We had a one and a half bedroom apartment in Brooklyn which basically means we had a one bedroom with a large closet. That closet was going to be the baby’s room. We kept the little Ikea kitchen island that came with our apartment there. It didn’t fit in the kitchen along with our table and chairs and I had planned to convert it into a changing table so I put the bug insert on top and I visited it often. It had the look and feel of a comforter and I thought it, along with my body heat, would be perfect for keeping our baby warm in those first months. I was due in February and now pictured wearing the Ergo underneath my winter coat. After coveting it online for so long it was wonderful to hold it and to know I would have a reason to use it. We were so light when we went for the eight week ultrasound. It honestly never occurred to us that that pregnancy wouldn’t end with a healthy baby but there was no heartbeat, our baby had stopped growing, I had miscarried. I couldn’t talk, I couldn’t breath, I couldn’t fathom living in a world without that baby, wrapped snugly in that insert.
Over the next weeks and months I continued to visit the insert in our baby room. Sometimes it felt comforting – the only tangible reminder left of that short tiny spark that I loved so deeply, sometimes it was mocking – a reminder of what I wanted most and might never have. There it sat on top of the kitchen island that would never be a changing table. I thought about returning it, or donating it, but I just couldn’t part with it – I needed it to hold onto in my grief and I needed to believe that one day it would hold my baby, even if it wasn’t the baby I had bought it for.
It did. While to my knowledge that kitchen island never became a changing table, and that closet never became a baby room, that Ergo bug insert held my two girls. It held them in southern Africa, not NYC, and it held them in the cold African winters instead of the frigid NYC winters but it held them and it kept them safe and warm and attached to me in exactly the way I had dreamed about. While it wrapped them in warmth and comfort it reminded me of how fragile life is. It wrapped that little spark that we rarely talk about around them as it held them close to my heart. It is the only item that links my two daughters with my almost child who was fiercely loved and wanted. What was I thinking when I gave it away?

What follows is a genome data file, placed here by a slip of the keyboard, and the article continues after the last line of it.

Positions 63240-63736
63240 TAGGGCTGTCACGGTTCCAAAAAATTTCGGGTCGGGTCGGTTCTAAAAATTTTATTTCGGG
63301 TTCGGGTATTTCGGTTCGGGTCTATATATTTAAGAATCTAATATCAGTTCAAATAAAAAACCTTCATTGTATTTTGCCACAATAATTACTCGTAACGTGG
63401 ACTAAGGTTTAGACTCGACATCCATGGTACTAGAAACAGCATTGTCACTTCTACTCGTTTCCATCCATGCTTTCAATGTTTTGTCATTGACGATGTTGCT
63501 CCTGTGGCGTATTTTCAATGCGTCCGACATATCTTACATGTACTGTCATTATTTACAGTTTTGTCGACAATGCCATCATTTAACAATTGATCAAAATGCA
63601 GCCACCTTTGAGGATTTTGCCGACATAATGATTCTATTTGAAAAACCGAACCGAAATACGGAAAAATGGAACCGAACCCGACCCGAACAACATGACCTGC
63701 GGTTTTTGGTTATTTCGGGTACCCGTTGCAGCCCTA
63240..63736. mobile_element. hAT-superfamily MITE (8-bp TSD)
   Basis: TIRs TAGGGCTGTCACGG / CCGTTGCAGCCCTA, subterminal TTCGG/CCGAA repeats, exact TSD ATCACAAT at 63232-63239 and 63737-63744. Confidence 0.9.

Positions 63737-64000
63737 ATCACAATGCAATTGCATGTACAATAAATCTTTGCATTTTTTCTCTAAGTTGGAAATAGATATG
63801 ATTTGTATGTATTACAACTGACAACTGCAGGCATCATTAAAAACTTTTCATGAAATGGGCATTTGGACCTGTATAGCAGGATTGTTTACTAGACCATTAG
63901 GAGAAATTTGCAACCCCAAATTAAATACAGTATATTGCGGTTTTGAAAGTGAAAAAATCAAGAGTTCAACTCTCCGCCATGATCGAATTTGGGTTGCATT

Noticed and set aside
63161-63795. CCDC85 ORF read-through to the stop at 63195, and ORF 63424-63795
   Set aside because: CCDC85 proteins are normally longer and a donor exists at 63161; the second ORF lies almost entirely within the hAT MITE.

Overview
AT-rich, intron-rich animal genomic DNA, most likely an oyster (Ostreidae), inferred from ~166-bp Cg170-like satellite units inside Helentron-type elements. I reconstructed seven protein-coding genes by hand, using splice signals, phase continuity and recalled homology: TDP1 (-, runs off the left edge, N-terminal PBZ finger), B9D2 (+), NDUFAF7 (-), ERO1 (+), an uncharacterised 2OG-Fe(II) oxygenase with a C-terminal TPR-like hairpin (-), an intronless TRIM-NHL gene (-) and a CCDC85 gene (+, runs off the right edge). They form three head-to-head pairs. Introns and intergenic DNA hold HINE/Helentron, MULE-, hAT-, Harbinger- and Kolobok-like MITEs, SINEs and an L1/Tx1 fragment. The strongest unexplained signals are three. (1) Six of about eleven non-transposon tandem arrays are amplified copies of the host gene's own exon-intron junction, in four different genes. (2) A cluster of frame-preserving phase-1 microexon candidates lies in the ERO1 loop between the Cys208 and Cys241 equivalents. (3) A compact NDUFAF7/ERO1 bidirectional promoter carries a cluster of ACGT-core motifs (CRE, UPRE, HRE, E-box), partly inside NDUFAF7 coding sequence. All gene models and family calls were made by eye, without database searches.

Now as I get rid of all the baby items and pack away the Ergo I find myself dwelling on time. Boo is almost three and a half, it was three and a half years from the time we started trying to conceive until the day I held her in my arms. How is it possible that even now when I look back on those years of trying to have a child they feel like an eternity? I know they aged my husband and I and stole some of our optimism, yet three and half years of motherhood have disappeared in the blink of an eye. I look at Kooks and Boo side by side, Boo has lost all her baby fat and is a little girl now. Kooks still has remnants of the baby Buddah belly. I will miss that belly and have seriously thought about trying to get her to sit still long enough to make a belly cast to preserve it, but that is not going to happen and time is running out. I’m not a particularly sentimental person, I’m not a hoarder, if I’m not using something I tend to pass it on, but that Ergo bug infant insert has held my hopes, and my grief, and my two babies who made it into this world. I won’t be surprised if I turn to it again in grief when my girls leave our home to venture out on their own and it still holds a hope of mine that one day, if I’m terribly lucky, it will wrap all of its history of love, and grief, and hope around the next generation of our family.